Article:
“Writing Conditions: The Premises of Ecocomposition.” Enculturation: A Journal of Rhetoric, Writing, and Culture, Fall 2018, vol. 26, no. 1.
This article theorizes place as an emergent network for rhetorical invention—both shaping and shaped by the act of writing—through a case study of The Devil’s Millhopper, a sinkhole in Gainesville, Florida. This location has played a significant role in media theorist Gregory L. Ulmer's early contributions to digital rhetoric. Building from Ulmer’s choric methodology, I characterize a rhetorical shift away from place as Aristotelian topos to understand place as an ecological network. I explore the relationship between specific place and commonplace in Aristotle’s rhetorical model and then turn to Ulmer’s choric invention to build a methodology for studying the ecologies of place as networks for writing.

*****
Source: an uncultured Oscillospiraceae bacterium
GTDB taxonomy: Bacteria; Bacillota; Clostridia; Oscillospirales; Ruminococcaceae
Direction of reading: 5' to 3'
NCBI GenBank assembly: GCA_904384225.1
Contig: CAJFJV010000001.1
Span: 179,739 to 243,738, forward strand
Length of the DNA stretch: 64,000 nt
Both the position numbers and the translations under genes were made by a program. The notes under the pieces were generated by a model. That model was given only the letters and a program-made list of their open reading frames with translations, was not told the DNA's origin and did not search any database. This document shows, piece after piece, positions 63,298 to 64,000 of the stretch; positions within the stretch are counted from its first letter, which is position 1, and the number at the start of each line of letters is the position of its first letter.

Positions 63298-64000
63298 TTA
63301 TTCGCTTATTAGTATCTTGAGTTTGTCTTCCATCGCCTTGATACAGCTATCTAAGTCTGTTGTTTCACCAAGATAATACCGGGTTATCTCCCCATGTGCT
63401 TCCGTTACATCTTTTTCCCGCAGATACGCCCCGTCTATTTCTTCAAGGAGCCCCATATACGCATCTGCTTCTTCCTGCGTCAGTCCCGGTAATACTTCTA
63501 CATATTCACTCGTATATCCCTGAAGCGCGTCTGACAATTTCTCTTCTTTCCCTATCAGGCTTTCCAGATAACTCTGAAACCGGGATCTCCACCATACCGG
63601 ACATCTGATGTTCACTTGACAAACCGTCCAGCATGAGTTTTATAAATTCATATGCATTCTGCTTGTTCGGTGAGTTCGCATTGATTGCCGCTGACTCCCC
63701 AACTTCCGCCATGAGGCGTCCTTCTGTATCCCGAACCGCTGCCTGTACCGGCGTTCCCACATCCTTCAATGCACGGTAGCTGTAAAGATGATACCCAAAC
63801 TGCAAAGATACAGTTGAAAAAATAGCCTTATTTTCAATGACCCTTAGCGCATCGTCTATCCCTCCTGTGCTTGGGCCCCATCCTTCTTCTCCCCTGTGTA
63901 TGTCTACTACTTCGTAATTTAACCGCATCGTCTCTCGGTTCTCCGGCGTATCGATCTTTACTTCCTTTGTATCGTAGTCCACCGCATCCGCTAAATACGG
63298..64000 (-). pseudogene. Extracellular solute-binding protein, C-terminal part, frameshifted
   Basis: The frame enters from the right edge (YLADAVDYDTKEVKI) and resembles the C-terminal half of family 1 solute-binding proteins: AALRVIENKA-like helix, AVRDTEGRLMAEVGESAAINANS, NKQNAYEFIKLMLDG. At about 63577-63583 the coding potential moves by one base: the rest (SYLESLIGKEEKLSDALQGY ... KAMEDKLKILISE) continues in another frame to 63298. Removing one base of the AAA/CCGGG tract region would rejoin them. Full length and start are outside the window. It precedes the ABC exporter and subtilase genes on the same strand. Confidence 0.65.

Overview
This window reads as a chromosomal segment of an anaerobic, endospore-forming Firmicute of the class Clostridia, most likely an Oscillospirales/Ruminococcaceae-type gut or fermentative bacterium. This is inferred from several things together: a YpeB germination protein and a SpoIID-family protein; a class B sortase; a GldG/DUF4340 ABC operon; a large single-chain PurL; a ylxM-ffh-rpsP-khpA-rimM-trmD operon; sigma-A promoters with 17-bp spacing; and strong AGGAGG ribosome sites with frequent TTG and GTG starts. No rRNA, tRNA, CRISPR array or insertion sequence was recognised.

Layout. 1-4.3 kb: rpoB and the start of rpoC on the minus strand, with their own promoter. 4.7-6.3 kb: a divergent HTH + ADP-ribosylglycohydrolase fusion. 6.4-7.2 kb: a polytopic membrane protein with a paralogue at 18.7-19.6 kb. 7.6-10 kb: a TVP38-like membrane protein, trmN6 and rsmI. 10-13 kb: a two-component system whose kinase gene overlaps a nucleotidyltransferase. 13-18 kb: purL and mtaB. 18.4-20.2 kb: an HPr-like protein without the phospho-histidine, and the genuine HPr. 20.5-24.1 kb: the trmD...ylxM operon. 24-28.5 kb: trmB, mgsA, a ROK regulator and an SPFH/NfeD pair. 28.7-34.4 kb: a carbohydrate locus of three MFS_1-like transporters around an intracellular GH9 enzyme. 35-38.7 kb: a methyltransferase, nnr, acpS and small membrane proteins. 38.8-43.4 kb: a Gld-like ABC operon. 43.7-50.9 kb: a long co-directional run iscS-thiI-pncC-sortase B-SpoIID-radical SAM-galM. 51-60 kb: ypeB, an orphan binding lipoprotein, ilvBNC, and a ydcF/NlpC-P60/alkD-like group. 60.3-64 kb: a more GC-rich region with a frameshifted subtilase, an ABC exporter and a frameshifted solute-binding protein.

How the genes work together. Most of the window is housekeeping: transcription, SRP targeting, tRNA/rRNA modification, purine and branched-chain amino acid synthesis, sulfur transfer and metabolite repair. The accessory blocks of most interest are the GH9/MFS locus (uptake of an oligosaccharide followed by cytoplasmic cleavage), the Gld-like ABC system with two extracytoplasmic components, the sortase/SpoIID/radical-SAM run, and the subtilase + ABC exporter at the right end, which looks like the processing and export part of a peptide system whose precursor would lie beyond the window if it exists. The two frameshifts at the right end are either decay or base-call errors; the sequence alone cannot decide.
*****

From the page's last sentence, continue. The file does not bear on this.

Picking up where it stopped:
“Sylvan Rhetorics:Roots and Branches of More-than-Human Publics.” Rhetoric Review, Fall 2018, vol. 26, no. 1 [Awarded the NCTE/CCCC 2020 Best Article on Philosophy or Theory of Technical or Scientific Communication].
Trees have instructed students of writing and rhetoric since long before Aristotle evoked them to illustrate hyle and telos. In recent times, Bruno Latour’s case study of the Amazon forest helped influence rhetoric’s new materialist turn. Trees are also remarkable exemplars of nonhuman communication networks. From the exigence of recent ecological studies of mycorrhizal networks, this article defines sylvan rhetorics through a study of trees in the field of rhetoric and writing studies, examining roots and branches of new materialist and more-than-human rhetorical theory.